For Greene, this task is too vital to leave in the hands of the electorate or the prime minister, since either option would politicize the position.
“It needs to be a nonpartisan process,” says Greene, “one all the parties buy into.” Republicans, in his view, have yet to offer a suitable solution.
Philip Resnick, professor emeritus of political science at the University of British Columbia, agrees there’s a need for a new system in advance—but he has a solution in mind.
Resnick advocates for Canada to adapt the German system. In Germany, the head of state is elected by an equal number of federal and state-level parliamentarians—meaning, in Canada, the provinces would have equal say with Ottawa.
“Some of the key issues and tensions which can arise in Canada, we’ve seen with respect to both Quebec and Alberta, involve federal-provincial relations,” says Resnick.
A head of state selected using the German system, Resnick says, “could play an important mediating role.”
Resnick isn’t the only republican worried about unity under the monarchy. In their April 24 press release, CCR detailed their suggestion for a similar system in Canada.
“To me, it’s an issue of national unity,” says Vincent. For him, the colonial monarchist symbols inundated throughout Canadian society are another serious problem.
“Think of the colonial symbolism to Irish Canadians of Catholic origin, to Jamaican Canadians, Barbadian Canadians, Acadians,” says Vincent. Not to mention the myriad other peoples brutalized by the British Empire.
“The majority of Canadians,” Vincent says, “have some kind of beef with this institution.”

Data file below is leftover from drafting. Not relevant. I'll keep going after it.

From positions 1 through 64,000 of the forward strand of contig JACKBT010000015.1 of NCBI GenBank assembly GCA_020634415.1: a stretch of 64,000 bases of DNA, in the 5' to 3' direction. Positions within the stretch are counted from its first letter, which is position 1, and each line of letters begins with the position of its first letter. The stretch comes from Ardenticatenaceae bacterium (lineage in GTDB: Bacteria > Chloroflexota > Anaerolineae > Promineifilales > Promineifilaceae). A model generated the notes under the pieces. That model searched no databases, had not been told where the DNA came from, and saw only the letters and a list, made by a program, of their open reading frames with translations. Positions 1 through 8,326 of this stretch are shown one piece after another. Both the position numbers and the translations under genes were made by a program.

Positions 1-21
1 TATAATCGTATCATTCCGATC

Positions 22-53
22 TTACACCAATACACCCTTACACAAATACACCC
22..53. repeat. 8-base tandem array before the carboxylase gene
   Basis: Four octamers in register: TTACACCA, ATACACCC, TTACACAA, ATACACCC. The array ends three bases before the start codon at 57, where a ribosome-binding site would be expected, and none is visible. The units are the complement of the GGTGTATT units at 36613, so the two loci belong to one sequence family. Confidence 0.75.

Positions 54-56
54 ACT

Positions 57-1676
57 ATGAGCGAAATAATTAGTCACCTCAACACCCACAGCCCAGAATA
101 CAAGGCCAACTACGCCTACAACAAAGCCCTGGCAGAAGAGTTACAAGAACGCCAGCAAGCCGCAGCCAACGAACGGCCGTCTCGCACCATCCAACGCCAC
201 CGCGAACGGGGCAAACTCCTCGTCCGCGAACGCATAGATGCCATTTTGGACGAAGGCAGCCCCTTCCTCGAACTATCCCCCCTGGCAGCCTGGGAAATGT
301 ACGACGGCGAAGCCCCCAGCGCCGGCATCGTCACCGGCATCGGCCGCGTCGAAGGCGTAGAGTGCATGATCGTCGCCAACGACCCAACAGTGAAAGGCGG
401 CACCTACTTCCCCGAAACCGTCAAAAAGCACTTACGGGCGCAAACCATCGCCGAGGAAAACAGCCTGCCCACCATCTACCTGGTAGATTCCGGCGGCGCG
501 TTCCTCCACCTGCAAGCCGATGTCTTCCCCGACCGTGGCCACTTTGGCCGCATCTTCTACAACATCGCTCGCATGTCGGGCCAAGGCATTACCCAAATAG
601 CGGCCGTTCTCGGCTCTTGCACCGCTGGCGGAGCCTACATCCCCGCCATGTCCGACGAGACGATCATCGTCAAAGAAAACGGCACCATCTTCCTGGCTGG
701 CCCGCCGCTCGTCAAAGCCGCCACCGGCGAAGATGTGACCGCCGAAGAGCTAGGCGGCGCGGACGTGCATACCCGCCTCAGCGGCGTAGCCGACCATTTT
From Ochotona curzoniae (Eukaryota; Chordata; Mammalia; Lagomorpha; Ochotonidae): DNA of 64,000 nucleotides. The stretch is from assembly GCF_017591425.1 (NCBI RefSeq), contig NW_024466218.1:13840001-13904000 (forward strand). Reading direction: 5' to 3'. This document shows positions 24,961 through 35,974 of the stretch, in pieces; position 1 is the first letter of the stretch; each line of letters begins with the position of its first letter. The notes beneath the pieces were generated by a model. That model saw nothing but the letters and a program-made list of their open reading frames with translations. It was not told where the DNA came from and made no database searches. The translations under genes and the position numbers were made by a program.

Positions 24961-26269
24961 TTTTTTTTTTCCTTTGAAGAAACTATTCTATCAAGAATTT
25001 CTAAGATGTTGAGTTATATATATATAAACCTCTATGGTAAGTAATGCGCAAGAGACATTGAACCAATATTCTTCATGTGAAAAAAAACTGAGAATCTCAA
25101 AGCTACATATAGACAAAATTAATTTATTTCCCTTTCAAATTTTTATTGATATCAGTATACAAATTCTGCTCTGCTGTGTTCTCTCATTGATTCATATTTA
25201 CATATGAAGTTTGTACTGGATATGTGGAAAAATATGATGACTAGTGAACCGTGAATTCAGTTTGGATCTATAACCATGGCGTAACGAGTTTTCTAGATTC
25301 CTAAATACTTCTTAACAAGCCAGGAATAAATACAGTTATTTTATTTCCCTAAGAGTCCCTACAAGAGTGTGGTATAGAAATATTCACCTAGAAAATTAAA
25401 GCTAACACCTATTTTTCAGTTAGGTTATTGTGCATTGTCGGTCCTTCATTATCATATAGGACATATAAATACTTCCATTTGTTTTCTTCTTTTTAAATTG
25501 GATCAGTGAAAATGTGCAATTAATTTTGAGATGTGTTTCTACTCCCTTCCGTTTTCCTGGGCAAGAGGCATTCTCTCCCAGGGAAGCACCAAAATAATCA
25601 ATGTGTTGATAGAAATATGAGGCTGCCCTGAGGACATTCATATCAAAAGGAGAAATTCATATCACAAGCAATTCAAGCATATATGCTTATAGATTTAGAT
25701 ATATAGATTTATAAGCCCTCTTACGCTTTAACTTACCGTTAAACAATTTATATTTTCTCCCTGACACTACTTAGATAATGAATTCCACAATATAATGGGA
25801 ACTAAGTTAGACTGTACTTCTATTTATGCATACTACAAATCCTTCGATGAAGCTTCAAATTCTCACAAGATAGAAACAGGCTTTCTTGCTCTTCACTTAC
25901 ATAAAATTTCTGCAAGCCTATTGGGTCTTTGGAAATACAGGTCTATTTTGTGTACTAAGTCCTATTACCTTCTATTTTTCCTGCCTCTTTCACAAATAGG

However, some experts in Canadian politics believe Canada won’t become a republic without outside influence.
Philippe Lagassé, an associate professor of international affairs at Carleton University, who has served as an advisor to the government, says Canada has no real chance of becoming a republic in the near future.
Lagassé, who considers himself “agnostic” on the issue, says “Canada will become a republic if the [United Kingdom] becomes a republic,” and argues Canadian republicans should focus on aiding their British brethren.
But for Ashok Charles and Republic Now, leaving the monarchy is something Canada can do without deferring to its Commonwealth cousins.
“I don’t think we’re a deferential country,” says Charles. “I don’t think Canada is the kind of country that’s always looking around to see what other countries are doing, and only falling in line.”
As the Monarchist League of Canada website reminds, “In 1867, the Fathers of Confederation unanimously chose constitutional monarchy as Canada’s form of government.” The key word there is chose.
It’s been over a hundred and fifty years since confederation, and Canada has changed.
“Getting our own national anthem, our own national flag,” says Vincent, “those are republican initiatives that made Canada a better place; a more sovereign nation.”
For Canada, Vincent says, “there’s only one last step left.”
Freelance writer Luke Sutton can be reached at email@example.com.